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Written by The Mezzanine Group
on August 20, 2009

Here's a question that lots of marketing and business executives (who aren't research PhDs) face when they want to do market research: how many people should we survey in order to get a valid sample? It's a great question because it means people are thinking about doing valid research! Without going into the heavy statistics equations that answer that question, here are some guidelines on what sample size you need to gather statistically significant results:

  • The smaller your population, the larger percentage you'll have to survey in order to have a robust sample (+/- 5% margin, 95% confidence - ie, a 'statistically significant' sample). For example, for a population of 100, you'll have to survey 80 people (80%). But for a population of a million, you can survey 390 (.039%) and get the same statistical significance.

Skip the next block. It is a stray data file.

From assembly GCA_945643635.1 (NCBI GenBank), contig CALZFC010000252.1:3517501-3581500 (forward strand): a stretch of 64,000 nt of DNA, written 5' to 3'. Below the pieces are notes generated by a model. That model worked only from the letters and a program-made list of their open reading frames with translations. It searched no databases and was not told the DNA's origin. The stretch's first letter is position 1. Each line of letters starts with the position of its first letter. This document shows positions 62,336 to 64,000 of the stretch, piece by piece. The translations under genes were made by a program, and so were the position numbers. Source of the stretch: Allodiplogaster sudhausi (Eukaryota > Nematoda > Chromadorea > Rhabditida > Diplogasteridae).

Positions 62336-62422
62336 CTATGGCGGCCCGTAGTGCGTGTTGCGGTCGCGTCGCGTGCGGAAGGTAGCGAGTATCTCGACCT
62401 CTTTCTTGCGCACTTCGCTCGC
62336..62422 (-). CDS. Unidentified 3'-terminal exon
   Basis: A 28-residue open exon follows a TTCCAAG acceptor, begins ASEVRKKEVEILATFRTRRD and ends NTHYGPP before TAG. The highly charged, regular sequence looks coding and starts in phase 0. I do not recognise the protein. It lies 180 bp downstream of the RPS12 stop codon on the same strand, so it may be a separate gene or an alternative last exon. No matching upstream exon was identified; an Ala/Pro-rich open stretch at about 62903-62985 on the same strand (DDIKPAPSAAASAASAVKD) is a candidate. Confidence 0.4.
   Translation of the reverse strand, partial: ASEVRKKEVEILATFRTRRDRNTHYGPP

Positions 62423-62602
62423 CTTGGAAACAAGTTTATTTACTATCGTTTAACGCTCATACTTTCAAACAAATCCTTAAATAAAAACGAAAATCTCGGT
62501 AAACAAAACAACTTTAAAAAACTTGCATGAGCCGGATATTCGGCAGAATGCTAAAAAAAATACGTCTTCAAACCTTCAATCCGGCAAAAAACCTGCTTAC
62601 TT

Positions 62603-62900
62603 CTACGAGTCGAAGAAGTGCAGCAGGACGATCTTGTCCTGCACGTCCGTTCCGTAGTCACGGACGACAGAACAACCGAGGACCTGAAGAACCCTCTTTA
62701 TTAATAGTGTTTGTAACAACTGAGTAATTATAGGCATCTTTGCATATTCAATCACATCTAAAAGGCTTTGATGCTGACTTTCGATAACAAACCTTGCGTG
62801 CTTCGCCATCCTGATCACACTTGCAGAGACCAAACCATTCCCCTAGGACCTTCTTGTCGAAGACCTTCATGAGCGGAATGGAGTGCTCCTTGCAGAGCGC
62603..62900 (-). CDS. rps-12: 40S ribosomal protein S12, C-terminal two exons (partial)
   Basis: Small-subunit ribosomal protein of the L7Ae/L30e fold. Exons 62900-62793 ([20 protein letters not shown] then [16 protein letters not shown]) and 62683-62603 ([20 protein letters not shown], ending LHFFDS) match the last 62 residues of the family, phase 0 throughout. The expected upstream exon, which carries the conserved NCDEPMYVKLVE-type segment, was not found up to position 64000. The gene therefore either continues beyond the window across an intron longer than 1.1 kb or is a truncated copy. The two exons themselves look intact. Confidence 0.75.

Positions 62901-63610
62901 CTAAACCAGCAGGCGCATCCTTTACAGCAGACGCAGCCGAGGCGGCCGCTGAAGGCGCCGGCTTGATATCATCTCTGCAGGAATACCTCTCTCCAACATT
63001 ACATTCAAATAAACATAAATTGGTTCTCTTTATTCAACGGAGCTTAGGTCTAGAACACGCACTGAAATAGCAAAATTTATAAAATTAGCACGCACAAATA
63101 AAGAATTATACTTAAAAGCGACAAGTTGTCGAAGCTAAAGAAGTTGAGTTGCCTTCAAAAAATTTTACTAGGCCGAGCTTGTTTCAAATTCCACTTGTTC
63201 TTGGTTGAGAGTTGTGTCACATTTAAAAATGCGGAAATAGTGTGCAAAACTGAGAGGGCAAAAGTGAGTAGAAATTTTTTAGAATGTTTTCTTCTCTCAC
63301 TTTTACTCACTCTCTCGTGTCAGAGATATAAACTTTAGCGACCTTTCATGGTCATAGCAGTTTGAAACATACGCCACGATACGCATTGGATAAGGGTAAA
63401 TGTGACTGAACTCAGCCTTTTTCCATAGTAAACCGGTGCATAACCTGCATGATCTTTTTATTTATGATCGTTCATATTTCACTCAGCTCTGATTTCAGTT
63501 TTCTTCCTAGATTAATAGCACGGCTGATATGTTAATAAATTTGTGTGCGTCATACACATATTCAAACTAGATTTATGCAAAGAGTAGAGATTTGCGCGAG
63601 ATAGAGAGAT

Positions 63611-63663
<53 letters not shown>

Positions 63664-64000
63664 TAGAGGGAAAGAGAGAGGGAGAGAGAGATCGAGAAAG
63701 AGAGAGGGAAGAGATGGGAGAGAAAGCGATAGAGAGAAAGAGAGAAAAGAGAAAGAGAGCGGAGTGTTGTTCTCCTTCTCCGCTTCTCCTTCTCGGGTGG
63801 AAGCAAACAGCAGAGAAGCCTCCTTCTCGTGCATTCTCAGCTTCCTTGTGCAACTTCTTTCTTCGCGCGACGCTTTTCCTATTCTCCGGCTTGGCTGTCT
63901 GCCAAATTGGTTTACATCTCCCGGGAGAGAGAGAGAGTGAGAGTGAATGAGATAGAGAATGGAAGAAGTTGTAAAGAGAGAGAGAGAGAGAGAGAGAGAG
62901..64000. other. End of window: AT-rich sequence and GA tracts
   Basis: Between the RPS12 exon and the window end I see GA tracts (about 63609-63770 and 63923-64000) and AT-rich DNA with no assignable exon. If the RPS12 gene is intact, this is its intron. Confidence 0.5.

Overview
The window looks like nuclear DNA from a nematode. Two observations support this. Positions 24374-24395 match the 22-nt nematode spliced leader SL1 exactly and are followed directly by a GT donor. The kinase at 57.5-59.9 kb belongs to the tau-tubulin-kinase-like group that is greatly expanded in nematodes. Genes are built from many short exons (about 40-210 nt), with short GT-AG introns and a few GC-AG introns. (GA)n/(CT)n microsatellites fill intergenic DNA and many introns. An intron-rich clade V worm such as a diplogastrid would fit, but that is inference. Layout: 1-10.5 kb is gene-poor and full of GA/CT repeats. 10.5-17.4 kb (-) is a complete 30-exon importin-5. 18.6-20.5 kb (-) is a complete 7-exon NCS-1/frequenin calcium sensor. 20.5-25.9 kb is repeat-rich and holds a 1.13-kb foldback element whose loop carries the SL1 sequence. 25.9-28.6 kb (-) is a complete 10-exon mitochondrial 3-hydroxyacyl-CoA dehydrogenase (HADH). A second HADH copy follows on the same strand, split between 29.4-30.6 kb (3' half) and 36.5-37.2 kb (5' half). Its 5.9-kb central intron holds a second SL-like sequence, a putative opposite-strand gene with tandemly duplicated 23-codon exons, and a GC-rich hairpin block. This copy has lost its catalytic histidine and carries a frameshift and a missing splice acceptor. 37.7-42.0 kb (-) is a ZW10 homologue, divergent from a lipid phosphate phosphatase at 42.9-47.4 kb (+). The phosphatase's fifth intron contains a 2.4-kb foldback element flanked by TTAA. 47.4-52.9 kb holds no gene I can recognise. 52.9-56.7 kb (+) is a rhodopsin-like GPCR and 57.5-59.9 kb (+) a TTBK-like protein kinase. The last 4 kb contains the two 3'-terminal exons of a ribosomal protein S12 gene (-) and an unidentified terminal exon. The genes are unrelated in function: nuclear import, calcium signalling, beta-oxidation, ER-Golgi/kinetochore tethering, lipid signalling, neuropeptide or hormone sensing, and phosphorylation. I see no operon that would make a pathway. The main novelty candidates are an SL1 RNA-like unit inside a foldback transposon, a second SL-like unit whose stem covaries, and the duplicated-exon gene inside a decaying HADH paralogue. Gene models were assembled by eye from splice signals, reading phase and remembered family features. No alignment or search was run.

• For a population of 500; survey 200
  • For a population of 1,000; survey 280
  • For a population of 5,000; survey 360
  • For a population of 10,000; survey 370
  • For a population of 100,000; survey 390

The only time you need more than 390 participants is when you have different segments in your population. That's why you see political polls with thousands of people, because they need statistical significance within each of the segments (for example citizens of each state / province; of various age groups, etc).

Even if you have a very small population, 30 is considered the minimum participation to do any kind of analysis.

Good luck with your surveys!

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